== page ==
If Vancouver's cultural future reflects key opinions expressed during the Creative City Strategy launch at the Roundhouse Community Centre, Jan. 24, it will champion diversity, accessibility, affordability and reconciliation.
“Let’s work towards a city where every talented young artist can get a gig,” regardless of race or economic status, said Tarun Nayar, member of fusion band Delhi 2 Dublin and artistic director of Vancouver’s City of Bhangra Festival.
“We need to create a space for culture that refuses to be defined by colonialism, patriarchy and capitalism," added Tarah Hogue, Vancouver Art Gallery’s senior curatorial fellow, focusing on Indigenous art. "I want to see a city that opens arts to everyone.”
Nayar and Hogue were part of a five-member panel organized by the cultural staff at City of Vancouver in partnership with the Push International Performing Arts Festival to address questions about ways to build a vibrant and healthy culture in the city. The panel, moderated by Jennifer Ouano, also included Cease Wyss, Belle Cheung and Nancy Lee.
“We know this is a huge task,” said Branislav Henselmann, head of the strategy team and Managing Director of Cultural Services, who welcomed the capacity crowd of artists and cultural workers to the launch. Henselmann said that the research and advice garnered during this year-long "discovery” phase will influence future policies and determine ways money will be invested in the arts. He added that during the process of developing the Strategy, continuing these kinds of dialogues will be essential. "This is a process of accountability," he said.
Norman Armour, artistic and executive director of the Push Festival, echoed those sentiments in his remarks by asking all cultural workers to take responsibility for the new plan. And Metha Brown, lead planner of the Creative City Strategy, told the audience: “We’re going to work this for you. We want to know from you the right questions we should be asking. The huge turnout here today shows that issues that shape culturel strategy are important to Vancouver.”
Not surprisingly, the lack of affordability for artists to work and live in the city was a big theme expressed by the panelists. “Artists often have to volunteer their way through things,” says Indigenous ethnobotanist and interdisciplinary artist Cease Wyss. “Our neighbourhoods get gentrified and then we’re homeless as individuals and groups.”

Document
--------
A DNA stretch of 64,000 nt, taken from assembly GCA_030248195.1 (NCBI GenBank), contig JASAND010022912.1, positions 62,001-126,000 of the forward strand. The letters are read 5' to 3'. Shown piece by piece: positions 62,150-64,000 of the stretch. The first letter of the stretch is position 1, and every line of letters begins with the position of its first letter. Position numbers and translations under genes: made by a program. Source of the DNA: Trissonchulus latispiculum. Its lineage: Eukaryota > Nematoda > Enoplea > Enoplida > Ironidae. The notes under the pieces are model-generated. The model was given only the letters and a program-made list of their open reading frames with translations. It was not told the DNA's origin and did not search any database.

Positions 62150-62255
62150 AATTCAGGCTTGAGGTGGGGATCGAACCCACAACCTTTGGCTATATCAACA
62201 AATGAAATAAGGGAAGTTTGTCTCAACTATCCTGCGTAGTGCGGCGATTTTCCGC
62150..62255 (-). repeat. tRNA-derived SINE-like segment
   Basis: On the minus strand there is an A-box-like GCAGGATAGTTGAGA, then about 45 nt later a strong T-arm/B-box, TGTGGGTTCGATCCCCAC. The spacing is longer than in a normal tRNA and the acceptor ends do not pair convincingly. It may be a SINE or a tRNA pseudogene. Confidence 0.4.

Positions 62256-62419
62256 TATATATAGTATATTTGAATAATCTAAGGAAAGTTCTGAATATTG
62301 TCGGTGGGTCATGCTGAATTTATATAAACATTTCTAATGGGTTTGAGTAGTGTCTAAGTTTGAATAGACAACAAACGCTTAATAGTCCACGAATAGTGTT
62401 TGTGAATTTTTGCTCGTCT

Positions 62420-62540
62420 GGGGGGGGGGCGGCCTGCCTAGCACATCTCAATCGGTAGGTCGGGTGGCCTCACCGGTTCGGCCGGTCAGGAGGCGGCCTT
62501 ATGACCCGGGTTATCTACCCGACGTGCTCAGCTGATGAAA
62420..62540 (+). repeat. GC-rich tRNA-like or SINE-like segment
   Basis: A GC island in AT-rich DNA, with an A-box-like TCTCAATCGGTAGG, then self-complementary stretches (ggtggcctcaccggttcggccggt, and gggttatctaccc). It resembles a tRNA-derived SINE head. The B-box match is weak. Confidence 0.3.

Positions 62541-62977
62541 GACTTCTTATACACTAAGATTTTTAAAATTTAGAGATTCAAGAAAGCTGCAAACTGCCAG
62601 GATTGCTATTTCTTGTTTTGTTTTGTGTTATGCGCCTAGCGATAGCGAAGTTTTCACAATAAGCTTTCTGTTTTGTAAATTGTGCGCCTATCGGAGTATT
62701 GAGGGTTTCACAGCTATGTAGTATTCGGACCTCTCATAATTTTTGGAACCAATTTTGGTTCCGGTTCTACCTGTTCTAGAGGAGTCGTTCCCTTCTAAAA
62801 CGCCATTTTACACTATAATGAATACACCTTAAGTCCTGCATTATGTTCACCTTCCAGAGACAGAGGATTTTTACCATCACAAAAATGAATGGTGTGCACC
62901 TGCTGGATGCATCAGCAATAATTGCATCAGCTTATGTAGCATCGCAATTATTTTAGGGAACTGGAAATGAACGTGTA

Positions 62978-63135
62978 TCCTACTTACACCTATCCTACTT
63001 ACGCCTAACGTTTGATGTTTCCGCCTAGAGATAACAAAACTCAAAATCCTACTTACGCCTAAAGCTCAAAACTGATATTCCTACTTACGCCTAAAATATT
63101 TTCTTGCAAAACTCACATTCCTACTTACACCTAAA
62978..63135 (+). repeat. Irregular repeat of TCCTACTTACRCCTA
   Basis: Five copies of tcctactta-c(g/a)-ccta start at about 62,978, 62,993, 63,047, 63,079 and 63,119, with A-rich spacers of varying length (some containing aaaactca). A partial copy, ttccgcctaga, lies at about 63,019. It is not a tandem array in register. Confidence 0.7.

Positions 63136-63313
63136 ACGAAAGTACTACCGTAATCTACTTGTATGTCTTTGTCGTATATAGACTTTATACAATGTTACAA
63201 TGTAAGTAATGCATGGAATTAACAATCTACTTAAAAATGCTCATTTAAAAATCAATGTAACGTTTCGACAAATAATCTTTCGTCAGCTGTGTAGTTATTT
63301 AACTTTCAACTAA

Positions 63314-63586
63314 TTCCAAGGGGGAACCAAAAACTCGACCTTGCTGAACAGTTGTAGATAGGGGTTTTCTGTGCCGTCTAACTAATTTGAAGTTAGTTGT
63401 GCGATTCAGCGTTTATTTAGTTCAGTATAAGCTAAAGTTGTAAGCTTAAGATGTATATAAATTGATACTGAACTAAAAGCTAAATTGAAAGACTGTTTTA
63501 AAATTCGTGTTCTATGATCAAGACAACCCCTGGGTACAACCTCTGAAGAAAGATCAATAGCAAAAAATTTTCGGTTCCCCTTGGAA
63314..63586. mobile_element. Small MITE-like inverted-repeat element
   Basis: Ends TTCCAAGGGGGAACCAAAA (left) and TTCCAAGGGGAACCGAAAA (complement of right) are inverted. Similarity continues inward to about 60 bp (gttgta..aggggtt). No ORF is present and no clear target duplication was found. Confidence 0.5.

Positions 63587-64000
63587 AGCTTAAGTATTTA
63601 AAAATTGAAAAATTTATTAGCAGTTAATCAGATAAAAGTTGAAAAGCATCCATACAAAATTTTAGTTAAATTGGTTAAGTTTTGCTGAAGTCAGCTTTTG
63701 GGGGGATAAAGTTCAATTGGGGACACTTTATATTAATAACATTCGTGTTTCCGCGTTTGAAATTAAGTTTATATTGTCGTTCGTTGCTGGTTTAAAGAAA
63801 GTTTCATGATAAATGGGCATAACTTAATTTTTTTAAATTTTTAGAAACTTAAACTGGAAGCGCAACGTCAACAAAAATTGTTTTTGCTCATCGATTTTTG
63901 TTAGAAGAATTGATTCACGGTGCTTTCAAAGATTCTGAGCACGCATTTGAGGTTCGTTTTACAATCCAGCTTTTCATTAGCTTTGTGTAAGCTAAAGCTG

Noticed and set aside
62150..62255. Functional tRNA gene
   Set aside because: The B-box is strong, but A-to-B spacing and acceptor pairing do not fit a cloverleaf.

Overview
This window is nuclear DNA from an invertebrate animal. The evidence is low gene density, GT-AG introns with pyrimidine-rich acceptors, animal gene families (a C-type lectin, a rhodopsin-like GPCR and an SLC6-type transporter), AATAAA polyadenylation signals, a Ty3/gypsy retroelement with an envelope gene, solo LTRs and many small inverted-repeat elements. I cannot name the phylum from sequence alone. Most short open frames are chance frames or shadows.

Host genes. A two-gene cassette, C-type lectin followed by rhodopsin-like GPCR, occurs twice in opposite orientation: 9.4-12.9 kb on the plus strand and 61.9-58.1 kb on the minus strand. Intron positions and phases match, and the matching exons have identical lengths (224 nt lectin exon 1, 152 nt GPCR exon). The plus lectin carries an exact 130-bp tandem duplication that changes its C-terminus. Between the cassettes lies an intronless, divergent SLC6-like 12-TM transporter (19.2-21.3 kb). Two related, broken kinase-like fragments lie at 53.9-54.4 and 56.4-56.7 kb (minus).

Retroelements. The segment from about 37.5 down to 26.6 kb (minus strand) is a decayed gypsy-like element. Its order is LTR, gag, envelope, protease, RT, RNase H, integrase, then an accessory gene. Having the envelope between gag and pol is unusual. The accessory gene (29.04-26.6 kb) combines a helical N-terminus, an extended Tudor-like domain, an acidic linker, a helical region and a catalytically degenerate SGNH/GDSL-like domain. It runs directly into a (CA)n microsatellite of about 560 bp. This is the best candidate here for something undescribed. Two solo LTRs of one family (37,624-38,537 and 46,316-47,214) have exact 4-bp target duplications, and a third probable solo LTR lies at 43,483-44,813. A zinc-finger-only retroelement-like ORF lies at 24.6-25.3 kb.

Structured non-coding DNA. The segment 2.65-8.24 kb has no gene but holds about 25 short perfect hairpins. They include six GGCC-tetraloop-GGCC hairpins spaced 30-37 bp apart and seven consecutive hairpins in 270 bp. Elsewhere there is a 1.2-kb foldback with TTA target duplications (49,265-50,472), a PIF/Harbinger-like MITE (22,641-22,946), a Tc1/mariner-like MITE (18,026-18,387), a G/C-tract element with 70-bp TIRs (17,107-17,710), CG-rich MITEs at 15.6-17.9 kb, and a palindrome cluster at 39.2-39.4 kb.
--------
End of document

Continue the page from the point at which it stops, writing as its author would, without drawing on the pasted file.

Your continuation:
“Let’s make policies that are economically relevant,” agreed multidisciplinary artist Nancy Lee.
The panelists suggested that policy makers “look at the fringes” and celebrate culture that’s not mainstream or housed in the downtown core. They suggested the city hire consultants from these communities, as well as people who speak languages other than English, to assist with the policy input that will determine ways arts funding will be allocated.
While some messages about the event on social media described a “wariness in several voices” that called for action and not just words, overall, the launch kicked off on the right foot, says Brenda Leadlay, executive director of the BC Alliance. “The inclusiveness of the panel and the sharp opinions expressed offer hope for robust cultural strategies that better reflect and connect the diverse voices of Vancouver,” Leadlay says, adding that "this kind of policy making can inspire municipalities across BC."
The Creative City Strategy launch was webcast via Facebook Live and can be viewed in its entirety here. In a post-event statement, the City invited everyone to help develop the Strategy. It wants to know: "What are the questions that matter to you?" Send your responses to email@example.com.